Jailbirds script a new survival story, turn to farming for a better future | Hyderabad News – Times of India

Hyderabad: Life convicts in the open air Cherlapally prison are into farming these days. Jail authorities have confirmed that the prisoners are being trained in various aspects of farming in the 120-acre prisoners’ agricultural colony so that they can lead a bright life beyond the barriers of the jail.
In a far-reaching initiative to prepare them as farmers once the prisoners are released from the jail, authorities of the prisons department are also focusing on equipping them with modern techniques of farming.
Technically speaking, a life term is to be read as a person spending the rest of his life in the jail. But, governments make considerations for premature release of prisoners who complete 14 years of their sentence in the jail. Prisoners with good behaviour and those showing enterprise after completing a certain number of years are given an option by the prisons department to be placed in the open air jail. The Cherlapally open air jail has an entrance and does not have a fencing as prisoners, who are due for release in near future, do not try to run away.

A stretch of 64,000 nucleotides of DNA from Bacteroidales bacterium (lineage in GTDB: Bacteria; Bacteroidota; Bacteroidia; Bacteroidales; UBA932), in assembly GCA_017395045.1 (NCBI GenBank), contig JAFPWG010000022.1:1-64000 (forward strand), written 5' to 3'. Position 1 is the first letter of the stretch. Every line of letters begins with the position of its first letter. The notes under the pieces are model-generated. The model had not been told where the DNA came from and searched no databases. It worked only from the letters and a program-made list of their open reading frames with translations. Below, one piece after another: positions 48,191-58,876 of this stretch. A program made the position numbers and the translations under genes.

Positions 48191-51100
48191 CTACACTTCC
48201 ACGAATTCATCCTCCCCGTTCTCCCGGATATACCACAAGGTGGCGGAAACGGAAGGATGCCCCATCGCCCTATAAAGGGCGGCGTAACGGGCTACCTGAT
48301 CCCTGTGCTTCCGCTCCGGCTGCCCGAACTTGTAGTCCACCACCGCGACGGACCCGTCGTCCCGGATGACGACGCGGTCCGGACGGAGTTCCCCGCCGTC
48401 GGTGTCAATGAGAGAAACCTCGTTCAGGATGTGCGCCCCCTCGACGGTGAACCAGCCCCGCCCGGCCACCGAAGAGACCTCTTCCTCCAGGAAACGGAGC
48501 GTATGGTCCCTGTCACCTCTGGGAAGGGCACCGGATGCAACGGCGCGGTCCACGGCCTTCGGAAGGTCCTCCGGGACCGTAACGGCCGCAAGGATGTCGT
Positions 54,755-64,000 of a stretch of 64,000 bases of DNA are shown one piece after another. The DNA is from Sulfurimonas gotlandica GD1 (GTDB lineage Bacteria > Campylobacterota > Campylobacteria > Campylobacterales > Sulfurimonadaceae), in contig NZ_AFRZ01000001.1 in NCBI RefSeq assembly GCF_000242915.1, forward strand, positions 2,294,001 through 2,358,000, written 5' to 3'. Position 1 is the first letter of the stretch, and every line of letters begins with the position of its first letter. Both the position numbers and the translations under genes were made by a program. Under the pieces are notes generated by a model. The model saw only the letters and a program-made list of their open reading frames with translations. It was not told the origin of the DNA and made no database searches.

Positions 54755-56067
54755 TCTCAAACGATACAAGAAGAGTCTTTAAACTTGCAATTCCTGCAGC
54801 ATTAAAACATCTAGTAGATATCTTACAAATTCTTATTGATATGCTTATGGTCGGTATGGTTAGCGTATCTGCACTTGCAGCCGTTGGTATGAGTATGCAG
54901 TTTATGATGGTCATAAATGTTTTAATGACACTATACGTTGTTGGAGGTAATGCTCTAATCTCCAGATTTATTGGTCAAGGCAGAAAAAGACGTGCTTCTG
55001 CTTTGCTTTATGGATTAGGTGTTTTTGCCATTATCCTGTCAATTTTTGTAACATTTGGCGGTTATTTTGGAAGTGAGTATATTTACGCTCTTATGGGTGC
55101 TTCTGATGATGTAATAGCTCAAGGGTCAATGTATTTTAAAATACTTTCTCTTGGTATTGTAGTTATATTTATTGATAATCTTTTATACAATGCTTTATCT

“They are learning a lot about modern agricultural practices,” superintendent of the jail Dasaradha Ram Reddy told TOI. They are also taught about the multi-layer farming concept on cultivating three or four crops simultaneously. “This can be done in less than one acre of land or a limited space,” explained jailor Ashok Kumar. Officials from Professor Jayashankar Telangana State Agricultural University are providing technical knowhow and inputs to the jail inmates.
As part of integrated farming, ponds have been created in the jail. The prisoners are also taught aquaculture, dairy farming, breeding poultry and making vermicompost. In poultry, the focus is on breeding country birds. The ‘Mysurue natu’ and ‘Aseel natu’ poultry varieties fetch good returns as they are sold at Rs 400 per kg and the birds can be harvested in less than six months. “If 500 birds are reared, the prisoners can earn between Rs 2 lakh and Rs 3 lakh,” a prison official explained.
In six beds of 60×4 sq ft, vermicompost is made inside the prison premises by sourcing cow dung from the nearby dairy farm. African red wiggler worms are part of the vermicompost to make it a solid combination. Every prisoner gets to learn all this, while others work at the petrol bunk attached to the prison.
According to the authorities, those who are released can lead a normal life by earning their own livelihood. “If they seek, loans can also be facilitated for them,” officials added.

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